Are you saying that grey screens are merely an acquired taste? Or are you saying that in rooms with ambient light a grey screen might make sense?

I have read a number of postings expressing a negative opinion regarding using grey screens with high contrast projectors. While I assume that in light controlled rooms there is less necessity for grey screens to help with contrast, but with sufficient gain can't a grey screen still provide adequate results with 3D projectors?

Thanks.

Larry
post #115 of 551
Hi Larry. No I am just commenting on the analogy to a marriage made in hell not re grey screens.

I think certain gray screens can very will be a fine choice to deal with certain problems. Though I do thing with the lowering of black ref values in newer projectors, going to low gain gray screen just to improve blacks is not justified.
post #116 of 551
Quote:
Originally Posted by mark haflich View Post

Hi Larry. No I am just commenting on the analogy to a marriage made in hell not re grey screens.

I think certain gray screens can very will be a fine choice to deal with certain problems. Though I do thing with the lowering of black ref values in newer projectors, going to low gain gray screen just to improve blacks is not justified.

Hi Mark,

Thanks for the response.

How about higher gain grey screens with the newer, high contrast projectors? Do you think that they can provide satisfactory images?

Larry
post #117 of 551
Quote:
Originally Posted by HiFiFun View Post

Projector Review's Sharp 17000 review reaches a wrong conclusion because of Art's bias towards gray screens. For 3D projectors, grey screens are a marriage made in hell. Art admits as much, yet still publishes the review!
------
...
Even in the center with a high gain screen you will normally notice some dimming in the corners ...

Looks to me like Art is making a common error. That is, to apply issues with angular-reflective high gain screens to all high gain screens, when that issue really doesn't apply to retro-reflective screens like the Da-Lite High Power (at least not if you have the right setup for it).

Also, gray screens can have a high gain layer and the same problems as angular-reflective high gain screens even if the overall resulting gain isn't that high. I don't know how the main screen he uses gets to its gain and whether it is a higher gain layer combined with a strong gray, or a weak gray with not much of a gain layer (or could be that it is way over speced for gain).

The Carada screen he is using is likely close to 1.0 gain regardless of the spec and with the right setup he could get over twice as much gain out of a Da-Lite High Power to a couple of main seats without really having that problem he suggested above. However, the Sharp doesn't look like the best fit for the High Power because of its large fixed offset. I see it largely as a business type projector with 3D added on for about a $3k surcharge. If somebody releases a 3D DLP with lens shift that could make a much better fit with a High Power for 3D.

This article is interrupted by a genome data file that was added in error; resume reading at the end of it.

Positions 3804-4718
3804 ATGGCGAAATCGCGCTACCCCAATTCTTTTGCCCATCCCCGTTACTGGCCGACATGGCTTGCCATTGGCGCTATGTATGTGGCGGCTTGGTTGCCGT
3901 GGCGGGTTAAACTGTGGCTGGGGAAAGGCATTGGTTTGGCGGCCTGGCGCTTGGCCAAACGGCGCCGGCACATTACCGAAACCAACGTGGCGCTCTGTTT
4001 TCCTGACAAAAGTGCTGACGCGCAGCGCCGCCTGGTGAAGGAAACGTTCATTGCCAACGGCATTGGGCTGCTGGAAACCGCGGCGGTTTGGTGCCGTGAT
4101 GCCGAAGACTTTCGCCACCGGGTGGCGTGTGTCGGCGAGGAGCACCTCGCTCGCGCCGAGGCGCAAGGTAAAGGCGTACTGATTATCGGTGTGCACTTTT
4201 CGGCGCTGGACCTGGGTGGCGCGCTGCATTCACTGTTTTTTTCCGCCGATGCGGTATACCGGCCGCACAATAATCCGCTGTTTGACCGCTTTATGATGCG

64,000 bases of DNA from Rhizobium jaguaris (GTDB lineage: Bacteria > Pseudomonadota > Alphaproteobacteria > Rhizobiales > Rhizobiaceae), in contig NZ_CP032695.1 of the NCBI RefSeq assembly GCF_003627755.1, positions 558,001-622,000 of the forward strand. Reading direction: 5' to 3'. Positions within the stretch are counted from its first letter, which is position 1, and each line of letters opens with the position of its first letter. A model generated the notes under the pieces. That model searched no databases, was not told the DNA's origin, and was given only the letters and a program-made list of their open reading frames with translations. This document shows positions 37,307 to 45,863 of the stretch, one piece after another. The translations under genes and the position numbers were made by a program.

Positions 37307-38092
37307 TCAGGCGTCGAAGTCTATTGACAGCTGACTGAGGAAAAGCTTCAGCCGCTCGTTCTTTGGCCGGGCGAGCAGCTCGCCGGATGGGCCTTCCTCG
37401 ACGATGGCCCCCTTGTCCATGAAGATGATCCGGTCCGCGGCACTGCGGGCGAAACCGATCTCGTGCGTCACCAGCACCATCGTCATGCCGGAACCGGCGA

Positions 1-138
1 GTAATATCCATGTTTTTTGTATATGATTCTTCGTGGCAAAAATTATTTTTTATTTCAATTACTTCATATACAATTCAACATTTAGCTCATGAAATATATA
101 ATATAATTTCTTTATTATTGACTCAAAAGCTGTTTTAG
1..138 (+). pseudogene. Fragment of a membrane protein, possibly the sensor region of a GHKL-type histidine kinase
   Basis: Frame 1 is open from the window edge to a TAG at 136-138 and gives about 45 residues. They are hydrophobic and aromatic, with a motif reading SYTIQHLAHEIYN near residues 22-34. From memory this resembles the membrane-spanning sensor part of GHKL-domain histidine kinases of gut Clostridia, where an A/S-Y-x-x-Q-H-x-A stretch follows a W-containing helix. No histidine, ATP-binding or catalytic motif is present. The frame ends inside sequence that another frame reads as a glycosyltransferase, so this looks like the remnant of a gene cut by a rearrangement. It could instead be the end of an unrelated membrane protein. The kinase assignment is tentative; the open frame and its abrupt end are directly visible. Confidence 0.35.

Although it is possible that some people will find that putting the Sharp lower and tilting it up and then using the keystoning feature with a Da-Lite High Power screen would be a good way for 3D.

--Darin
post #118 of 551
They could also tilt the screen down a bit rather than use keystone.
post #119 of 551
Quote:
Originally Posted by darinp2 View Post

Also, gray screens can have a high gain layer and the same problems as angular-reflective high gain screens even if the overall resulting gain isn't that high. I don't know how the main screen he uses gets to its gain and whether it is a higher gain layer combined with a strong gray, or a weak gray with not much of a gain layer (or could be that it is way over speced for gain).

Hi Darin,

Thanks for your remarks.

Here's an excerpt from another blog entry by Art describing the screen he used to get some preliminary impressions of the JVC RS60. It is the same screen he used to do the preliminary review of the Sharp.

Quote:


Remember this is an old Elite HC Grey screen, one I estimated the gain to be 0.9 when it was reviewed 4+ years ago.

I don't know much about this subject, but I'm fairly sure that a negative gain screen, regardless of it's contrast characteristics, isn't going to help in 3D viewing.

Larry
post #120 of 551
Darin. I think not the best fit is just a tad understated.

Re gain screens. Obviously the higher the gain, the bnrighter the image and 3D images are necessarily quite dim because of the method of 3D presentation and the rather limited output of light in various machines in the price class of this forum. An advantage of the Sharp is higher light output than the average HT projector here. I see little difference in a gain difference of say 0.1. The ft lamberts may change by 10%. The higher the lumens, the less impact a small changre in screen gain will appear to your eyes though if you start with a really low 3D ft lamberts, a small increase in gain may be very significant.

I strongly recommend against ever using electronic keystone etc adjustment.

Every screen has pros and cons. Most screens are angular reflective and there are many options to fill most needs. There is no free lunch. Remember every scren with a gain greater than 1.0, drops from maximum gain as one movers horizontally from screen center. Even the HP? Duh Ya. Everyone out there. Screens are passive devices. They don't amplify light. The condense it and direct the concentrated light in certain directions. If the gain is less than one, they suck up light across the spectrum, making blacks better but making whites less bright. There are many factors that go into selecting the best screen for you. Too often in forums all the counts is brightness and the fact that I bought it and so should yo. Don't you want to be as happy as I am. Screens are a complicated subject involving parameters not yet specified by screen companies.